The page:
Learn about water conservation, figure out how much water you're using...and how to stop using so much.
Sarah Jacobsson PurewalFreelance Writer
Sarah is a freelance writer and CNET How To blogger. Her main focus is Windows, but she also covers everything from mobile tech to video games to DIY hardware projects. She likes to press buttons and see what happens, so don't let her near any control panels.
According to the US Drought Monitor, 94.6 percent of California is currently facing severe to exceptional drought. Even if you happen to live in a state or country that's blessed with abundant rainfall, it's never too early to start conserving water. If you're not sure where to start, I have good news for you -- there are several apps that can help you learn about water conservation, track your water usage, and take steps to cut back on usage.
The first step to conserving water is understanding how much water you actually use. H2O Tracker (iOS, Android) is a free app that helps you track both your inside and outside water usage. All you have to do is answer questions (there are a few questions that ask about your shower head/faucet output, but the app walks you through finding those numbers) about your household's water usage, and the app figures out what areas you need to work on. The app also awards points for answering questions and taking steps to conserve water -- if you live in the Aurora Water district, you can sign up for an H2O Tracker account and redeem those points for tangible prices, such as wildflower seeds or a shower head.
If you get a monthly or bi-monthly water bill, it's probably not very easy to figure out exactly how much water your household is using on a daily basis. Dropcountr (iOS, Android) is a free app that taps directly into your water utility, allowing you to see your water usage in real time (well, daily) -- and, hopefully, use that knowledge to reduce your water consumption. In addition to real-time updates, Dropcountr provides you with helpful information such as how much water you use compared to similar-sized households, utility rebates for conservation measures, and new regulations that apply to your area. Dropcountr's main drawback is its limited availability -- at the moment, it's only available for five utilities: Austin Water, Folsom, Lake Arrowhead, Park Water, and Purissima Hills Water District.
How much do you know about water conservation and water usage in the first place? Water1der (iOS) is a free water trivia app designed by The Groundwater Foundation. Although Water1der is technically designed as an educational tool for classrooms, it's packed with facts you probably didn't know. For example: did you know that it takes approximately 1,400 gallons of water to produce a burger, fries and a soft drink?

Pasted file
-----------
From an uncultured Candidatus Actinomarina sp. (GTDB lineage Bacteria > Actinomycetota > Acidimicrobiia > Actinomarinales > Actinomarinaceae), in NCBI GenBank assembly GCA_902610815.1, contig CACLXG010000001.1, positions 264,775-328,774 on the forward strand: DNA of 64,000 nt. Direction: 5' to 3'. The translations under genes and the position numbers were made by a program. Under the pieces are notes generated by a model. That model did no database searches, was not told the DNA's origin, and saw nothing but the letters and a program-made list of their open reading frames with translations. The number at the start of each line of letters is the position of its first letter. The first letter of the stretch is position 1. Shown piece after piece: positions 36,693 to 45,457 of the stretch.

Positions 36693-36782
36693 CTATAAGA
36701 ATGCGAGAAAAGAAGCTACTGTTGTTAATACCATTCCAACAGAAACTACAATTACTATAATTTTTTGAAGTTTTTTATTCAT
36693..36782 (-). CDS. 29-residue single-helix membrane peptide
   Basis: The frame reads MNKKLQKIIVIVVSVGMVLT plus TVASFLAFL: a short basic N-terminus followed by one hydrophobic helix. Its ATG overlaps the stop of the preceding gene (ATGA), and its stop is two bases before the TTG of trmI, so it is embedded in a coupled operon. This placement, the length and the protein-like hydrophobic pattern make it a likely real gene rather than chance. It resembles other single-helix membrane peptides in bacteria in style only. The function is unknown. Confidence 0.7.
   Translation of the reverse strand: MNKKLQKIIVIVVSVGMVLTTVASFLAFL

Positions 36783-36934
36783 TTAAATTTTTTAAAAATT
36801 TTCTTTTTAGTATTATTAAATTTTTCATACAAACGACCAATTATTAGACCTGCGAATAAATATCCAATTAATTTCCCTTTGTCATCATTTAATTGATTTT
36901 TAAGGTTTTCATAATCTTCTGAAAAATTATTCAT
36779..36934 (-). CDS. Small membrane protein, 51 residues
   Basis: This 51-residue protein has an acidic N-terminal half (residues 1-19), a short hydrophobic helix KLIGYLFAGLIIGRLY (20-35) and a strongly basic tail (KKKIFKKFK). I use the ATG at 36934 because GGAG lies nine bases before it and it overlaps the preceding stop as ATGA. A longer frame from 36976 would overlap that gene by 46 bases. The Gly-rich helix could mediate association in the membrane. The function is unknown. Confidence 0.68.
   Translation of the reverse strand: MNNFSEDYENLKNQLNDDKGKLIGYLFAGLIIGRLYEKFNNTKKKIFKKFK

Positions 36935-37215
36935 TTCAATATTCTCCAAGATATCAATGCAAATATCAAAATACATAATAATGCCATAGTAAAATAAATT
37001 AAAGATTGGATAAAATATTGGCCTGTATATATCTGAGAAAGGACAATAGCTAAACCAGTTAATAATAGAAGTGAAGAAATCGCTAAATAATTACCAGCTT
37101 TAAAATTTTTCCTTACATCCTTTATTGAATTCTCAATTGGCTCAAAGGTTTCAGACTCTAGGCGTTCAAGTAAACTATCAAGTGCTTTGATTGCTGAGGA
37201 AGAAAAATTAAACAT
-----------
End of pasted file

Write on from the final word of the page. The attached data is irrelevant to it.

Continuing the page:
Shower Watch (iOS) is a free app that works with the Apple Watch and acts as a shower timer and water tracker. To track your showering water usage, you first input the type of shower head you have (low-flow, standard, rain) or the exact water rate of your shower head in gallons or liters per minute. Then you set the timer on your Apple Watch (there's a timer mode and a countdown mode) and start showering...with your Watch. Your Watch is technically water-resistant, so showering shouldn't hurt it, but that's a risk not everyone is going to want to take. ShowerWatch keeps a one-week log of your water usage for free, and for month- and year-long views you'll need to upgrade to the premium version.
When (if) it does rain in your area, you can conserve water by collecting the rainwater that falls off your roof. Rain Harvest (iOS) is a free app that helps you figure out how much water you could theoretically collect, assuming you had some sort of collection method in place. This is a super simple app that asks you to input a few variables, including the "catchment area" (the square footage of your roof), the rainfall in inches, the number of collection points, and the runoff efficiency of your surface as a percentage. According to the company, if you're unsure of the runoff efficiency, 75 percent is a good estimate, and according to this runoff coefficient fact sheet by the California government, most roofs are between 75 and 95 percent.